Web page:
When we say we feel “full” after eating a meal, we probably think that the feeling of satiety results from having a full stomach. The results of studies by researchers at the University of California, San Francisco (UCSF), now suggest that a stretched intestine may play a bigger role in triggering the brain to tell us that we have taken in enough nutrition and can stop eating. By mapping and manipulating the different types of sensory neurons that send signals from the gastrointestinal system back to the brain via the vagus nerve, the team showed that its mechanoreceptors in the intestine, more than those in the stomach, that effectively switch off hunger-promoting neurons in the brain’s hypothalamus.
“This was quite unexpected, because the dogma in the field for decades has been that stomach stretch receptors sense the volume of food being eaten and the intestinal hormone receptors sense its energy content,” said postdoctoral researcher Ling Bai, PhD, who is first author of the team’s published paper in Cell, which is titled, “Genetic identification of vagal sensory neurons that control feeding.”
The body is naturally very good at keeping weight within a narrow range, at least over the long term. It does this by monitoring how much, and what we eat, and balancing intake with how much energy we expend each day. “The size of each meal is tightly regulated by a physiological system that measures the quantity and quality of ingested food,” the authors wrote.
The vagus nerve contains the primary sensory neurons that monitor gastrointestinal signals. The extensive web of nerve endings in the lining of the gut play an important role in controlling food intake by monitoring the contents of the stomach and intestine and then sending signals back to the brain, which then either increases or reduces appetite.
The general reasoning is that this feedback involves hormone-sensitive nerve endings in the gut that monitor the nutrients ingested, but no one has yet tracked down the exact type of neurons that convey these signals to the brain. “This measurement happens primarily in the gastrointestinal (GI) tract, but the identity of the key cells, signals, and pathways remains poorly defined,” the authors wrote.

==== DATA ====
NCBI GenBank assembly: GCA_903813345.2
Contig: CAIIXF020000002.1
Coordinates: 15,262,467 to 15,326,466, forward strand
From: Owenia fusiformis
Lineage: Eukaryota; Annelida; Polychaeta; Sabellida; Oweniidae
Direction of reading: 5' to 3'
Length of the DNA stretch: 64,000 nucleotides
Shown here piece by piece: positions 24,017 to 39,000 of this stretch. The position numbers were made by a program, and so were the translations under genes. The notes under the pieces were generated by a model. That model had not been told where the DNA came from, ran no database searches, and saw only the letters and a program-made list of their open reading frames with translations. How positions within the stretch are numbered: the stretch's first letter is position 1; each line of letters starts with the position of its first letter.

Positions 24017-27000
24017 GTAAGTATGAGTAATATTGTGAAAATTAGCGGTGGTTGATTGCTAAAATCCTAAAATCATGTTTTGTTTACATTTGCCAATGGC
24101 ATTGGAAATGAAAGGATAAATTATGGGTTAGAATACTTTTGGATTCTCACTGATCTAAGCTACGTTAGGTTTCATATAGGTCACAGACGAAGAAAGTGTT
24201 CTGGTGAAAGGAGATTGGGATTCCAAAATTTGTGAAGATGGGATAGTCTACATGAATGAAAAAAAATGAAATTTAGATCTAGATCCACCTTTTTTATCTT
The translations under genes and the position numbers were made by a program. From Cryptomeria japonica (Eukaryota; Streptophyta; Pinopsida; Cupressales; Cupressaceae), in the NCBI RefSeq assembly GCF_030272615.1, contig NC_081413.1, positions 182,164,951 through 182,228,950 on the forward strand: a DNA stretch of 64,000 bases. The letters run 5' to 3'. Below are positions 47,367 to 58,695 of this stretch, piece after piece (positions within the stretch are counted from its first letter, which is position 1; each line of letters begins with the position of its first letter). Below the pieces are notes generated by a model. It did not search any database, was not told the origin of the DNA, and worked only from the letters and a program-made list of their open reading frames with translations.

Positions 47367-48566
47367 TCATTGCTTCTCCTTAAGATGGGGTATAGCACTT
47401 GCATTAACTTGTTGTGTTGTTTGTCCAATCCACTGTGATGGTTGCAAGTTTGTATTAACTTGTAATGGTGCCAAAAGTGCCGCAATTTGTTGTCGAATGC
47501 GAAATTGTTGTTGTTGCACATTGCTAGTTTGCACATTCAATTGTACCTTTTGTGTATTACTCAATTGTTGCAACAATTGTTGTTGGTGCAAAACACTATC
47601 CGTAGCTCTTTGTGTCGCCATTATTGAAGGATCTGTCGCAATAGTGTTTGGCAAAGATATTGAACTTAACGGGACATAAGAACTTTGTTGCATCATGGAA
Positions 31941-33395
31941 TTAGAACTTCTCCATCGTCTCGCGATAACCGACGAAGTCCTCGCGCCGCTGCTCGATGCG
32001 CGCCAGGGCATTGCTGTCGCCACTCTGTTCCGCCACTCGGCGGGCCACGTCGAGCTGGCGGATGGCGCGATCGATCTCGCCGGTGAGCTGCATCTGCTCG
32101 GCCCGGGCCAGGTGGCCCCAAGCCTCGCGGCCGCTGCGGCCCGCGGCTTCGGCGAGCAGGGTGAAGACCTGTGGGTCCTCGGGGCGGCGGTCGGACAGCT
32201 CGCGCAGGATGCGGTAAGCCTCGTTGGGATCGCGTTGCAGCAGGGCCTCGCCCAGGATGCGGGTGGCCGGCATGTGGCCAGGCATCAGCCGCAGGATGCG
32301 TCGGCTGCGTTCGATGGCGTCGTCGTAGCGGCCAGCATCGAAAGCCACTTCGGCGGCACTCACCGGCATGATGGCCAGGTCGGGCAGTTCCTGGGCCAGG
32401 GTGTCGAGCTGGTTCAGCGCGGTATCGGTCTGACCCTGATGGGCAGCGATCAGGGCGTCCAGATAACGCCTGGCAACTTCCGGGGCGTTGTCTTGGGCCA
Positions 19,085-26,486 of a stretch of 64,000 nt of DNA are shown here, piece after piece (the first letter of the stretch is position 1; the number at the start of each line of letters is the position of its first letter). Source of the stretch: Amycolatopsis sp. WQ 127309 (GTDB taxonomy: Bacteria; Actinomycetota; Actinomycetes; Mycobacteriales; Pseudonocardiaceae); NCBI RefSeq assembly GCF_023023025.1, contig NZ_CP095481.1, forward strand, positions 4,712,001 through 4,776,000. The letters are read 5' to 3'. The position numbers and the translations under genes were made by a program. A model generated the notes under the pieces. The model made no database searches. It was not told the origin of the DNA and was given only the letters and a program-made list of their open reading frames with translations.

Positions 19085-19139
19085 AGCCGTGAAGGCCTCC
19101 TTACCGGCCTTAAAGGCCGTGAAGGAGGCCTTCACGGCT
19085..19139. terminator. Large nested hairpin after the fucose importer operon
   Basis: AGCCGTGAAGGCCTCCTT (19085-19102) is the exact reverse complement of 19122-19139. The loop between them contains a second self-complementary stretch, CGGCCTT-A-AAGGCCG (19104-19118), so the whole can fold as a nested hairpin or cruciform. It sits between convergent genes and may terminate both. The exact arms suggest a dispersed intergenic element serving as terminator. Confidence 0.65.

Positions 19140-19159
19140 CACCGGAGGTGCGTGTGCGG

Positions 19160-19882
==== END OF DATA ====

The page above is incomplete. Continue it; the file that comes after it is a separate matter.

“Given how central eating is to our lives, it is remarkable that we still don’t understand how our bodies know to stop being hungry when we eat food,” noted senior researcher Zachary Knight, PhD, a Howard Hughes Medical Institute investigator and associate professor in the department of physiology at UCSF.
One of the challenges to answering this question is that the thousands of sensory nerves involved in collecting sensory information from the stomach and intestine come in many different types. All of these nerves, known as vagal afferents, transmit messages from the gut back to the brain via the same vagus nerve bundle, but it hasn’t been possible to identify exactly which are involved in signaling to the brain to stop eating. Scientists have been able to either block or stimulate the activity of the nerve bundle and change animals’ appetites, but not figure out which vagal nerve endings in particular were responsible for the change.